Contributed by tbert on from the pthreading-the-needle dept.
Philip Guenther(guenther@), the man who got this hackathon rolling, takes the time to organize his post-its:
Sometimes you go into a hackathon knowing exactly what you're going to tackle and it all follows the plan. No, wait, that never happens. There's always something that comes up that ends up eating more of the hackathon than you would have expected.
Over the last few years, we've been working through a long list of issues in the kernel and threading library. When rthreads were originally added, OpenBSD took the tack of using the pre-existing 'proc' structure as the thread object with a new process structure 'above' that. This contrasts with how some other BSDs did it, where struct proc remained as the process structure and a new structure was added beneath that to serve as the thread object. The result is that we've had a gradual migration of information from struct proc to struct process. At the start of the year, there were only a handful that still needed to migrate:
- ptrace(2) information
- resource usage tracking
- NPROC rlimit handling
- interval timers
- profil(2) information
- accounting information
- sysctl(2)/ps(1) thread handling
- systrace(1) handling
That's not too much, so we figured that a hackathon would let us push through these items any others that cropped up immediately. The sense was that if something completely explodes when we try this then we can still make progress before rolling back to the old user-threads for 5.2. So we started planning the logistics of r2k12, and when the tree unlocked after 5.1, I switched the build over from uthread to rthreads.
What followed wasn't a big boom, but rather a series of small ones. The ports people worked very quickly to identify and start fixing ports with problems. At the same time, they were quite vocal about the NPROC rlimit handling and the lack of real resource usage information from threaded processes. The former meant a desktop running gnome would hit the NPROC limit very quickly, making it useless, while the latter was making it harder to (re)balance the build order or track down hog processes. It turned out the resource usage bits closely associated with the itimer and profil(2) bits, so we tackled those as a group and got them and the NPROC limit item fixed there in February, instead of waiting until the hackathon, to help the ports work move forward more quickly.
Meanwhile, kettenis@ at that point was teaching gdb how to handle coredumps from programs that had multiple threads and kurt@ worked out that we could drop the thread suspension bits from the library: the ports that were using it could use the same signal-based code that they used on Linux.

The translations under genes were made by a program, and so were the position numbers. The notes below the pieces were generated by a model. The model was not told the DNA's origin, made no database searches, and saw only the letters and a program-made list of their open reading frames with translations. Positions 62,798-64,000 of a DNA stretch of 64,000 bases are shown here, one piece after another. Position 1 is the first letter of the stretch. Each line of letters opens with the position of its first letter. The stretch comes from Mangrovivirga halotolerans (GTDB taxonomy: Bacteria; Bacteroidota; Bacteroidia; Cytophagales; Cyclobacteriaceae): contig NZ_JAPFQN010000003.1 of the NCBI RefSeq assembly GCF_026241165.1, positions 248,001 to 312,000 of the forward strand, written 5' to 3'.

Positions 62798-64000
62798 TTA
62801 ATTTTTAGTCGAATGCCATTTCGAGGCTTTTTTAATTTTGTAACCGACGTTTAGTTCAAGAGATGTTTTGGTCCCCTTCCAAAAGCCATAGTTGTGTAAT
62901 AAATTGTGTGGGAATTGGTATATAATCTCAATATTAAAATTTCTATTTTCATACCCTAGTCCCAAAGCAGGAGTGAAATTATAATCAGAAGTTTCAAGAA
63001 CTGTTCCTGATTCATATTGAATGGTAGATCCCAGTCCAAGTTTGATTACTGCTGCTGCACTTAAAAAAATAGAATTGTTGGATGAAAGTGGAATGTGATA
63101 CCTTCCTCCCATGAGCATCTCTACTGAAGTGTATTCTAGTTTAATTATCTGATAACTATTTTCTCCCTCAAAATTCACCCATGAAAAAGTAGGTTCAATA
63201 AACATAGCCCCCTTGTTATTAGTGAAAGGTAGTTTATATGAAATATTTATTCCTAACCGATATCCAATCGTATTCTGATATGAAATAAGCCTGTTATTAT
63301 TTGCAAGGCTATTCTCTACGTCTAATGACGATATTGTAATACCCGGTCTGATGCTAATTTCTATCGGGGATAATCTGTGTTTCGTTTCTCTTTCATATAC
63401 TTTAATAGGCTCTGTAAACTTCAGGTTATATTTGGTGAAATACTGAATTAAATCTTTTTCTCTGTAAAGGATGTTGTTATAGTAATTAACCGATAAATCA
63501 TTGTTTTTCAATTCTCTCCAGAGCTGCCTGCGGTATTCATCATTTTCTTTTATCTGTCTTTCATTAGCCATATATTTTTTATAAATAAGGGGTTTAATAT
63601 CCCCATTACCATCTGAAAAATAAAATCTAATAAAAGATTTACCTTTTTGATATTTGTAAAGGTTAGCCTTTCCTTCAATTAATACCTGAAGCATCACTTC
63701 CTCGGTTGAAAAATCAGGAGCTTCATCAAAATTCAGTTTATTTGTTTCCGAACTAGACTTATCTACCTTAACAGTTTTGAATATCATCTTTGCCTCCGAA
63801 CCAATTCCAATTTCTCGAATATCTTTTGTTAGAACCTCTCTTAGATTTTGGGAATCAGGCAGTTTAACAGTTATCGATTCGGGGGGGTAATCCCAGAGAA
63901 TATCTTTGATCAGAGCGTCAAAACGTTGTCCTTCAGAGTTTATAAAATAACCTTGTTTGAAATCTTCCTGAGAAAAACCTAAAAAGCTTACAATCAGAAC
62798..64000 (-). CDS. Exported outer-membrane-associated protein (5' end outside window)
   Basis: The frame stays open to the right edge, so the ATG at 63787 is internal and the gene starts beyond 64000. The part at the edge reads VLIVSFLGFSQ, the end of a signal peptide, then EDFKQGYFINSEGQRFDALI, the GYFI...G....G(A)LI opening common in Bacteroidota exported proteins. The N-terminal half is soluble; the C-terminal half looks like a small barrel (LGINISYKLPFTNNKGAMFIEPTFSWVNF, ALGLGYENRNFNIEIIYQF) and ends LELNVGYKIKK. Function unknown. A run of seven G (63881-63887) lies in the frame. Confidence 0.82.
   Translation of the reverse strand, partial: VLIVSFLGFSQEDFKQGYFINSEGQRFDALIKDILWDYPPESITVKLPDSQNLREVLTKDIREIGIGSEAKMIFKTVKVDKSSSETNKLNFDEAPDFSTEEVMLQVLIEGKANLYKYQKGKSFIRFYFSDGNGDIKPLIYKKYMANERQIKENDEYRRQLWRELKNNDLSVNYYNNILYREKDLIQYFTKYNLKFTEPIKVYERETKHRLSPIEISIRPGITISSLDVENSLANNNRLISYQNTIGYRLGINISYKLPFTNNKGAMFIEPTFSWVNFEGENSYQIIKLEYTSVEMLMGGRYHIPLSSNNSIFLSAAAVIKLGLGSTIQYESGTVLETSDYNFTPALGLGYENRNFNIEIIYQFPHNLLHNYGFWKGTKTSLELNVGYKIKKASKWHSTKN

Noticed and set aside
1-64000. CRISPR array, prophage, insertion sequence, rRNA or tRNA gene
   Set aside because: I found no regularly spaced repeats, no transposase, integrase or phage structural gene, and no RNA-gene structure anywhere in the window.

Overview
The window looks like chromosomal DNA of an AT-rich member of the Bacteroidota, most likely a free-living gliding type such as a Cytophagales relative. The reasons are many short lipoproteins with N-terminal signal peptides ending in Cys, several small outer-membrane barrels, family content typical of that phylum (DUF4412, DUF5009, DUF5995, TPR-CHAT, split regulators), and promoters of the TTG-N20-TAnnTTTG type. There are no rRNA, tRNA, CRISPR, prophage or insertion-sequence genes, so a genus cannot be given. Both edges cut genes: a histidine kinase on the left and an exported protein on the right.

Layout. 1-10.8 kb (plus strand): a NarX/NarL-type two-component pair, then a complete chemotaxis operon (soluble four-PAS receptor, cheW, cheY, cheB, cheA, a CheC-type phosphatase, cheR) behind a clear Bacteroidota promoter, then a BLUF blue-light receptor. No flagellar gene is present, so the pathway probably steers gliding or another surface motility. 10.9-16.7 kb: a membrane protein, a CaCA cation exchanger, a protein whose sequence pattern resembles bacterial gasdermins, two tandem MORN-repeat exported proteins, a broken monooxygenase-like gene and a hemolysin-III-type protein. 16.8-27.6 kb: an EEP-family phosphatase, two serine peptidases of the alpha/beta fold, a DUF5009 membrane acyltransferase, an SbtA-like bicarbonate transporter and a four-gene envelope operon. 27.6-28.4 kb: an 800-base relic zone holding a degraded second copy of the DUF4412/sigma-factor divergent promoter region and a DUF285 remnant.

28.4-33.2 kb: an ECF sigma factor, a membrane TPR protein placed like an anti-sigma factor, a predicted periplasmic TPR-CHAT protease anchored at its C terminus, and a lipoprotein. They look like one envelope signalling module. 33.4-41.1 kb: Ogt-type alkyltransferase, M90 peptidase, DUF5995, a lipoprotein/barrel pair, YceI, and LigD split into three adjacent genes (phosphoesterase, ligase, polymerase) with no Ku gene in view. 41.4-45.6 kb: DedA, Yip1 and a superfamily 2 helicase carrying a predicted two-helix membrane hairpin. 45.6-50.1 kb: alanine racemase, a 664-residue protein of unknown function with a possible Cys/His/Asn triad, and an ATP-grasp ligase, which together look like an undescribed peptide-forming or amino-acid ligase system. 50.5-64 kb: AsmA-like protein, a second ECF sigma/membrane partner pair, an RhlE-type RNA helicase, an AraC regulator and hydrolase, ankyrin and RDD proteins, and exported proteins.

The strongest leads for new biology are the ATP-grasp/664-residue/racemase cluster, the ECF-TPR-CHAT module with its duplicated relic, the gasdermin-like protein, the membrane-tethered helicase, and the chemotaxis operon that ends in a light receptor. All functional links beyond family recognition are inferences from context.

What did turn up before the hackathon was a set of issues around file descriptor handling. For example, close(2) would block if another thread was concurrently performing an operation, and if the open(2) of a FIFO blocked then many other fd operations would block until the open(2) was unblocked. Investigating those turned up issues in the error handling of UNIX-domain file-descriptor passing.
The result was that for me, the hackathon ended up being centered on understanding the file descriptor handling in the kernel with krw@. We finally figured out how we wanted to handle the close(2) issue towards the end (and it's now in) and have an understanding of what the solution to the FIFO issue will be. Fortunately, mikeb@ was able to pick up the accounting bits and pirofti@ tackled the sysctl(2)/ps(1) bits.
One thing that did go as planned was that kettenis@ got additional ptrace(2) functionality added to support using gdb on running processes with multiple threads, with the per-architecture bits trickling in in the weeks since the hackathon.
Our hosts, David and the Institute Henri Poincare', provided a great facility, with good access, good net, free exercise climbing the stairs to the 5th floor, and a coffee maker and more ground coffee than we could drink. Extra thanks to Ann, the local network admin, who dealt with firewall issues for us and even stayed on site overnight in case of emergencies.
Thanks to all the devs for their great work on moving our favorite OS forward! Remember that hackathons are funded by users like you, so please take the time to visit the OpenBSD store to pick up some swag and become the envy of your peers, or make a donation and feel the inner peace of a smug sense of superiority!
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